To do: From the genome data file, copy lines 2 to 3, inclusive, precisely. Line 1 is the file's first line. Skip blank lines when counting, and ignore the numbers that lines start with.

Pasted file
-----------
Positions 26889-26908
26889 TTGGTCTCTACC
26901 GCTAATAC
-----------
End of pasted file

26889 TTGGTCTCTACC
26901 GCTAATAC